Inflation under control? What strategy should we adopt for our bond investments?

3 min read 23 Nov 23

Given the risk of persistent inflation and economic recession, we have opted for a neutral position in our portfolios to seize whatever opportunities might emerge. In our investment choices, we turn to the sectors we believe most capable of passing their rise in costs onto their customers. - Wolfgang Bauer, Corporate Bonds Portfolio Manager, M&G Investments

Getting inflation under control is the focus of economic news. And it directly influences the way we manage our bond portfolios. In the space of a year, the path has mostly been covered. The annual pace of change in consumer prices has slowed down considerably. Indeed, it slowed by more than 10% last year, down to levels much closer to the 2% target of the ECB (European Central Bank). At the same time, megatrends, like technological progress, especially in artificial intelligence, or demographic change, continue to exert deflationary pressure. An ageing population is more inclined to save money than spend it.

Too early to claim victory

Yet it is too early to claim victory. Despite this lull, which is encouraging, the outlook remains uncertain. Underlying inflation, excluding energy and food, still exceeds 4%, buoyed by wage demands. Other structural forces also suggest lasting inflation. These include the energy transition and deglobalisation, with plants relocating back to Western countries. Even if we can exclude inflation reaching a new peak, we now wonder whether prices are getting stuck above 2%. That is what we fear.

A gloomier economic climate

Unless inflation unexpectedly rises again, it is highly unlikely that the ECB will further tighten its credit conditions, having increased its rates by 450 basis points since July 2022. Otherwise, it could trigger a deep recession. The fact that it continues to reinvest payment from maturing securities under its pandemic emergency purchase programme (PEPP) suggests that it is choosing to remain cautious in a gloomier economic climate. Yet at the same time the central bank should stay vigilant in regard to prices by waiting longer and by not lowering rates prematurely. In short, the risk of persistent inflation and economic recession remains. No-one can reasonably ignore this.

In response, we have opted for a neutral position in our portfolios. The prices of corporate bonds are in our view satisfactory but not outstanding. We prefer to keep some leeway so we can adjust our exposure in accordance with market changes and so we can seize any opportunities.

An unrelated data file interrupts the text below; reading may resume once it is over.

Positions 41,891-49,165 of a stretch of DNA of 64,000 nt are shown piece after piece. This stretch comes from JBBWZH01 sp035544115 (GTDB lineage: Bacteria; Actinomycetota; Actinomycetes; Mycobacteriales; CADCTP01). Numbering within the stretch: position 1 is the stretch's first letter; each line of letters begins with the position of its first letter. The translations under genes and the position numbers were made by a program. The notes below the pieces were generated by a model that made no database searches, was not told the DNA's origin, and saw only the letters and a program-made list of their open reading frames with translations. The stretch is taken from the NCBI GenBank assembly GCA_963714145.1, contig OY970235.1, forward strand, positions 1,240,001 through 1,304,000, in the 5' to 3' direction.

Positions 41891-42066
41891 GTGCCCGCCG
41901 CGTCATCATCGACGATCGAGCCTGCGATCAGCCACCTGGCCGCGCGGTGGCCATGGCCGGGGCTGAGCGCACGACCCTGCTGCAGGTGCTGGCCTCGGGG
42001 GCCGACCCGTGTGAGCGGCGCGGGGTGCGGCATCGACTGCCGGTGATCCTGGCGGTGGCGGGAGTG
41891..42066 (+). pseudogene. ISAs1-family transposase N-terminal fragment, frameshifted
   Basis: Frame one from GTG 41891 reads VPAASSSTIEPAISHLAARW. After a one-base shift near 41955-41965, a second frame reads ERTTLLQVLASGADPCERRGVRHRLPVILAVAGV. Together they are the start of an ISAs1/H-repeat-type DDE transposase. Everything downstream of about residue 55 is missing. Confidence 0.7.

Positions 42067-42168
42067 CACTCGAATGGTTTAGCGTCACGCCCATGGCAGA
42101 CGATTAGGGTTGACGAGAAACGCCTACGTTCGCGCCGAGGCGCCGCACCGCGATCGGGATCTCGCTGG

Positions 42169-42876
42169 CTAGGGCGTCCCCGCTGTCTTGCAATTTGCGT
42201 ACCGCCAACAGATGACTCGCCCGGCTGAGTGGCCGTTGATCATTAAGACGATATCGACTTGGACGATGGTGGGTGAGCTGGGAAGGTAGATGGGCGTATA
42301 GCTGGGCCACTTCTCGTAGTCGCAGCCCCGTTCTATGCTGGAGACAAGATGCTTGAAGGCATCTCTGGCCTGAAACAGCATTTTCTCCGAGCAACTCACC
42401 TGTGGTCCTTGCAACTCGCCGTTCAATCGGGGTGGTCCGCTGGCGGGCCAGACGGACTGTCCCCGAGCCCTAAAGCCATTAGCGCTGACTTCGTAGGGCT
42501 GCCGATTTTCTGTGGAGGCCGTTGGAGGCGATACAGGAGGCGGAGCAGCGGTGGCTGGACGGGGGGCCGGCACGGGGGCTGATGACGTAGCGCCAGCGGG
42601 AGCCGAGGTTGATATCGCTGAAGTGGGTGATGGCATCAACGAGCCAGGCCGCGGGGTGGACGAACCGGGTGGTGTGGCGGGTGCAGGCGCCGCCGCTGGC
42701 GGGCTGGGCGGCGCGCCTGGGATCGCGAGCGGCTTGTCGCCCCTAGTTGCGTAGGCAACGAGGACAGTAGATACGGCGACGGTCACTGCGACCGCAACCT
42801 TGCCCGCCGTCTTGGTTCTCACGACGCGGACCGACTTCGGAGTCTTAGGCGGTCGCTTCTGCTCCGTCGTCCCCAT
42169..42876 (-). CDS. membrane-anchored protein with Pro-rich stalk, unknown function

Pricing power

The capacity of firms to pass their rise in costs onto their customers – and therefore protect their profit margins – is a crucial factor when we pick sectors for our investment choices. Food retail groups and companies in collective services, such as electricity network firms, stand out in this regard. However, telecoms operators, who are compelled to offer price reductions to keep their clients, are generally less resilient. Political decisions can also weigh upon the inclination of energy producers to put their prices up. This trend can be seen in France. And bonds in banking and insurance often offer prices that are more attractive than those in many industrial sectors.

Vigilance, patience and analysis

In conclusion, against this backdrop of uncertainty, our management approach is today based on vigilance, patience and diversification more than ever before. We rely on the expertise of a strong, experienced credit research team with whom we are in constant contact. Our approach requires the selective incorporation of new firms into our portfolios, based on in-depth assessment of their value and their risk-return ratio. Strict discipline and endless reassessment are vital in the face of market changes.

The information provided should not be considered a recommendation to purchase or sell any particular security. The value of the funds’ assets will go down as well as up. This will cause the value of your investment to fall as well as rise and you may get back less than you originally invested . Past performance is not a guide to future performance. The views expressed in this document should not be taken as a recommendation, advice or forecast.

By Wolfgang Bauer

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